Lack of support
With the onset of hybrid work, relationship building continues to be one of the biggest challenges for managers as well as employees. Feeling isolated from the team can trigger burnout in employees as they try to tackle problems on their own.
To effectively take care of these critical concerns, managers need to embrace a more open and transparent approach when communicating with their team.
5 ways to detect symptoms of burnout in your team
The key to tackling burnout is to start small.
By making incremental changes in the right direction, you can guide your team to a more connected and productive path.
We’re sharing five quick “pulse check” ideas here to help you spot and prevent burnout in your team before it becomes a problem.
1. Check in with your team regularly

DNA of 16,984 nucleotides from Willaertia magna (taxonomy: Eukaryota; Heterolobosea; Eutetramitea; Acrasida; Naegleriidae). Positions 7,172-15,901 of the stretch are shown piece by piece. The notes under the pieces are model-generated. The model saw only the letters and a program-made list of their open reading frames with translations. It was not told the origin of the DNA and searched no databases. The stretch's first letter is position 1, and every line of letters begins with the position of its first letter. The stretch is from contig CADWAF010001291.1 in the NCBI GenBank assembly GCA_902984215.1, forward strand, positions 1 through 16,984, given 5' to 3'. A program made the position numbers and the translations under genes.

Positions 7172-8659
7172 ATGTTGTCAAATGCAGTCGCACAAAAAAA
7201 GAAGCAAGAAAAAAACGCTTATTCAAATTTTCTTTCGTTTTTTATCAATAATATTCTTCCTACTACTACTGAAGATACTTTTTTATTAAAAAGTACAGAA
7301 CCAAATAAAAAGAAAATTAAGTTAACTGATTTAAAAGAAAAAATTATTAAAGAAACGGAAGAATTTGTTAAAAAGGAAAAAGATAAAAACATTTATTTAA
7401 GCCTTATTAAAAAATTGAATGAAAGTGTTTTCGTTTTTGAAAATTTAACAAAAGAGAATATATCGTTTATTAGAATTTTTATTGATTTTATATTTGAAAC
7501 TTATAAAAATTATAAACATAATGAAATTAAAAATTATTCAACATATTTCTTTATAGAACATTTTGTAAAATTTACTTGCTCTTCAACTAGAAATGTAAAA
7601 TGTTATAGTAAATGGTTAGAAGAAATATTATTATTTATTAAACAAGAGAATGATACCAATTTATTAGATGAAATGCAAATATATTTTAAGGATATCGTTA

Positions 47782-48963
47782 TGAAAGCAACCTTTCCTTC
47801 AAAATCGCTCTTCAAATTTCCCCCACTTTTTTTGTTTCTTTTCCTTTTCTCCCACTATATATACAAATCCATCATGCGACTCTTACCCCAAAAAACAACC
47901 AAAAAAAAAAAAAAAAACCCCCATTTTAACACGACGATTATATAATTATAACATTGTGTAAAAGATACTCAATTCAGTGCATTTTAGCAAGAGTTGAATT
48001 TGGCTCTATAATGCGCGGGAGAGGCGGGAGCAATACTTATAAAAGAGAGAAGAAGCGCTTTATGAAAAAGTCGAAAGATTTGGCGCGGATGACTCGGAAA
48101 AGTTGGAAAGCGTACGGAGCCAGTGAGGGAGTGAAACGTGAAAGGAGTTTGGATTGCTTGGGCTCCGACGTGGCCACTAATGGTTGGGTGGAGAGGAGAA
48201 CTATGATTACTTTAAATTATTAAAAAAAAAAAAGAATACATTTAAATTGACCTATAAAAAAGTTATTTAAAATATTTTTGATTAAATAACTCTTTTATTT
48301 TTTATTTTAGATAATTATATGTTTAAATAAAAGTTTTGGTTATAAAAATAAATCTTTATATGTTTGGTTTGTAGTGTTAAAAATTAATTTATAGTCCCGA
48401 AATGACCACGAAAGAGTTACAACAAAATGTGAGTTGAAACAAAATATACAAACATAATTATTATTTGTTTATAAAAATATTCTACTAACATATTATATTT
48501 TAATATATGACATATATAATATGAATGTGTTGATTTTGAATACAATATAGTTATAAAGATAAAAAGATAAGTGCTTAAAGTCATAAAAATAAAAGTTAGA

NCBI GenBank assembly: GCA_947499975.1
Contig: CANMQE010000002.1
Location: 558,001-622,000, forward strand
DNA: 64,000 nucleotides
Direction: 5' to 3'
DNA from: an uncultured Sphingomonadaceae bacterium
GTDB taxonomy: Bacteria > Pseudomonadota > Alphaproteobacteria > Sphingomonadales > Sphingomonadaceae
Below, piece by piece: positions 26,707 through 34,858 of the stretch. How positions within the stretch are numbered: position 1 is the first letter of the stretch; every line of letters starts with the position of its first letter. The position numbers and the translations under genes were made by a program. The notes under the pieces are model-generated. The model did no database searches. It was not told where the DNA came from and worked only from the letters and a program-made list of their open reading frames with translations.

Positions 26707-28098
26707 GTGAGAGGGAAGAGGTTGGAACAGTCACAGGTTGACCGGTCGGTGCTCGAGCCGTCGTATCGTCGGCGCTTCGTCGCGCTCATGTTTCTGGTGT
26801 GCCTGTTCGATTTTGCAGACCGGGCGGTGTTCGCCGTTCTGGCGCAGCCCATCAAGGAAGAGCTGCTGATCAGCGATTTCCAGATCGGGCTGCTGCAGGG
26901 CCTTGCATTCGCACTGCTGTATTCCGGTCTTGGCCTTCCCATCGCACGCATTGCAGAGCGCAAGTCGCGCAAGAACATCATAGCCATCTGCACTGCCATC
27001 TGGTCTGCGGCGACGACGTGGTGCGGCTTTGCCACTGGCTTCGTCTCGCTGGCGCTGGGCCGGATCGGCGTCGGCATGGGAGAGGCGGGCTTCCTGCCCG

On a weekly basis, ask your team how they feel about their work pace at the moment. Be sure to make a note of this score and discuss it in detail with your teammates during 1:1 meetings. This will help you understand whether your team is at capacity or overworked.
2. Measure your team’s understanding of the goals and expectations
Whether you’re conducting an All Hands meeting or weekly team sync, you can use this touchpoint to gauge your team’s knowledge of their roles and expectations. After presenting the goals or expectations, ask your team about how well they understood the content. Depending on the score, go over the key points once more or encourage people to enter their thoughts and concerns into a Q&A.
3. Visualize key challenges together